Shame and Its Sisters: A Silvan Tomkins Reader
Publisher: Duke University Press
ISBN 10: 0822316943
ISBN 13: 978-0822316947
Silvan Tomkins (1911–1991) was one of the most radical and imaginative psychologists of the twentieth century. In Affect, Imagery, Consciousness, a four-volume work published over the last thirty years of his life, Tomkins developed an ambitious theory of affect steeped in cybernetics and systems theory as well as in psychoanalysis, ethology, and neuroscience. The implications of his conceptually daring and phenomenologically suggestive theory are only now—in the context of postmodernism—beginning to be understood. With Shame and Its Sisters, editors Eve Kosofsky Sedgwick and Adam Frank make available for the first time an engaging and accessible selection of Tomkins’s work.
Featuring intensive examination of several key affects, particularly shame and anger, this volume contains many of Tomkins’s most haunting, diagnostically incisive, and theoretically challenging discussions. An introductory essay by the editors places Tomkins’s work in the context of postwar information technologies and will prompt a reexamination of some of the underlying assumptions of recent critical work in cultural studies and other areas of the humanities. The text is also accompanied by a biographical sketch of Tomkins by noted psychologist Irving E. Alexander, Tomkins’s longtime friend and collaborator.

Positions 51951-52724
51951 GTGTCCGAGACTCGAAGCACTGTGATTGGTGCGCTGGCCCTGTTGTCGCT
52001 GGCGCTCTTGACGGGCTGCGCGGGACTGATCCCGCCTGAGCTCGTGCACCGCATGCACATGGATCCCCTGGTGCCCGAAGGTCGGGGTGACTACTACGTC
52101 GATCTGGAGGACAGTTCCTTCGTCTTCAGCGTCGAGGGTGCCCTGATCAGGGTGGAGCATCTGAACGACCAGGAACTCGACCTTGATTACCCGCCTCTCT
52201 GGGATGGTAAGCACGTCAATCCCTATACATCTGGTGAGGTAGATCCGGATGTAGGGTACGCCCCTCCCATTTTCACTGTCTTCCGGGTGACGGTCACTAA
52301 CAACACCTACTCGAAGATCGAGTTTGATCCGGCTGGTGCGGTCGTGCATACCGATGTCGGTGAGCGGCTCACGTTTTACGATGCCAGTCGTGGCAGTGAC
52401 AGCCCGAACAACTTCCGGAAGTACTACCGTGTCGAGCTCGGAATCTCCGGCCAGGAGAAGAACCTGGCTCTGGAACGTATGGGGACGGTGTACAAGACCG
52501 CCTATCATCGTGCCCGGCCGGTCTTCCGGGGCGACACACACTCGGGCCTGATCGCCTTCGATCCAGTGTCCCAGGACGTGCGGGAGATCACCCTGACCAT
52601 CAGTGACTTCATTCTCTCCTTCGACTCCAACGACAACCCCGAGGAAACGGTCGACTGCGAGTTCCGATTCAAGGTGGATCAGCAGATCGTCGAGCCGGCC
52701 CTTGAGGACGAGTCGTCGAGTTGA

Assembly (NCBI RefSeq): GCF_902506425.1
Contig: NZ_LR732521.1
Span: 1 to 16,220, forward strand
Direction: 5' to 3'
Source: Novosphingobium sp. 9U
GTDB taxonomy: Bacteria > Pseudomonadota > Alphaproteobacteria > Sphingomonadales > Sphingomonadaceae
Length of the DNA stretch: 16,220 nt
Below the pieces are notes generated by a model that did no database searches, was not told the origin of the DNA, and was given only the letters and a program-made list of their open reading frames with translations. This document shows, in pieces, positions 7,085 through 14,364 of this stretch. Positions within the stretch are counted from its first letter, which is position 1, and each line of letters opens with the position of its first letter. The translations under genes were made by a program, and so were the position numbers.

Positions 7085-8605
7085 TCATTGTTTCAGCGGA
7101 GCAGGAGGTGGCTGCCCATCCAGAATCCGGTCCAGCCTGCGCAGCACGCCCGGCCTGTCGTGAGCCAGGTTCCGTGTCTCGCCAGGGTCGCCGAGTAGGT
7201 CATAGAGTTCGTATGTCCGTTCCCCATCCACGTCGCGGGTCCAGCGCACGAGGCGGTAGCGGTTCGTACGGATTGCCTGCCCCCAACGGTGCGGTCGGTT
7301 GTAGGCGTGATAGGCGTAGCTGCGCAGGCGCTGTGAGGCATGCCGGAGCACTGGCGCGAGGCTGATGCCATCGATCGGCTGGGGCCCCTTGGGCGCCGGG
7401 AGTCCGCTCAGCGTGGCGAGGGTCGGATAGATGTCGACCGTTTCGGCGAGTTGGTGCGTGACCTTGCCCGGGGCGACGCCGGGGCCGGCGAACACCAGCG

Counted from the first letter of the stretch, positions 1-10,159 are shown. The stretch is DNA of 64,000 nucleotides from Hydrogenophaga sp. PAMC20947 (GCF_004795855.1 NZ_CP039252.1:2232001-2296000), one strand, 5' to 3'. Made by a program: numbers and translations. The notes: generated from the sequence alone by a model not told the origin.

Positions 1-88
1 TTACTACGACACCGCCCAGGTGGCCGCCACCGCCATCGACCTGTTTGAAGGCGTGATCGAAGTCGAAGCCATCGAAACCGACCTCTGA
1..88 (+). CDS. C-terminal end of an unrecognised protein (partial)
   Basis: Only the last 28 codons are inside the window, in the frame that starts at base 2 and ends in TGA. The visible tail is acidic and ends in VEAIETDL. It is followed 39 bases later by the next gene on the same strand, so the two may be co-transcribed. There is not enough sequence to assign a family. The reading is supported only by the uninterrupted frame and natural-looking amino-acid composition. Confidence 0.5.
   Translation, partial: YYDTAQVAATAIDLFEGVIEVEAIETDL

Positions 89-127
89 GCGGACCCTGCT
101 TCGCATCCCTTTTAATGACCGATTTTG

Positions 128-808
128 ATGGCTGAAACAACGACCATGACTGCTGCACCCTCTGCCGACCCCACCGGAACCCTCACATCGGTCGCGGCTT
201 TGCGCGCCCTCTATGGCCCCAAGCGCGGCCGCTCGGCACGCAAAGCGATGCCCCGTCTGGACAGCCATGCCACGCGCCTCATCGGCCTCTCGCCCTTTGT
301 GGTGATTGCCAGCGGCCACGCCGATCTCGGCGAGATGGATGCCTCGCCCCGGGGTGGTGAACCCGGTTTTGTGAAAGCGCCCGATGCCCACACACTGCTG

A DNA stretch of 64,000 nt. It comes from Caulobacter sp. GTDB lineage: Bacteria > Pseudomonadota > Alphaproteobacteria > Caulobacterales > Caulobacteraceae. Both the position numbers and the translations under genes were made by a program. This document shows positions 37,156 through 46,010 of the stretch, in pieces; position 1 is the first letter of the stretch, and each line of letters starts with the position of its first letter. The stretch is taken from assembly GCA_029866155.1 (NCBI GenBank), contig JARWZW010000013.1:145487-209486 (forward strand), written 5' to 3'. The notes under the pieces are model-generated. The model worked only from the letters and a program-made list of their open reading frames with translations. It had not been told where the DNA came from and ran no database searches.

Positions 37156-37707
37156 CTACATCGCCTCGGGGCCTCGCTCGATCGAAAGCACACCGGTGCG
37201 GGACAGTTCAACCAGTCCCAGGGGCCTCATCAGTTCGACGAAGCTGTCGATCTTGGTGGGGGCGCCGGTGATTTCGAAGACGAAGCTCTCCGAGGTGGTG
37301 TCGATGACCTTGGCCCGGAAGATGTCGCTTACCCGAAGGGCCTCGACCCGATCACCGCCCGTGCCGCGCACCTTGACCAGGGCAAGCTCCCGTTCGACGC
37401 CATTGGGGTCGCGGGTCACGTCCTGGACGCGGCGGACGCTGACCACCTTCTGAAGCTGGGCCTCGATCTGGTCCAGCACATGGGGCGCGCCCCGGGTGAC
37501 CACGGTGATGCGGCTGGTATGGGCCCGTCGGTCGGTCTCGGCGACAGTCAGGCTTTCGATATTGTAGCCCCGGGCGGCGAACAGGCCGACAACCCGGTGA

From the Back Cover
""Shame and Its Sisters" will have a major impact on the study of culture in the coming years, and on several fronts. It is a significant contribution to the current rethinking of emotion and affect that promises to explore the limits of Freudian and dialectical models of the self, its pleasures, desires, and projects."--W. J. T. Mitchell, Editor, "Critical Inquiry"
About the Author
At the time of her death in 2009, Eve Kosofsky Sedgwick was Distinguished Professor of English, CUNY Graduate Center. Her many publications include A Dialogue On Love (Beacon, 1999); Fat Art/Thin Art (Duke, 1994); Tendencies (Duke, 1993); and Epistemology of the Closet (California, 1990).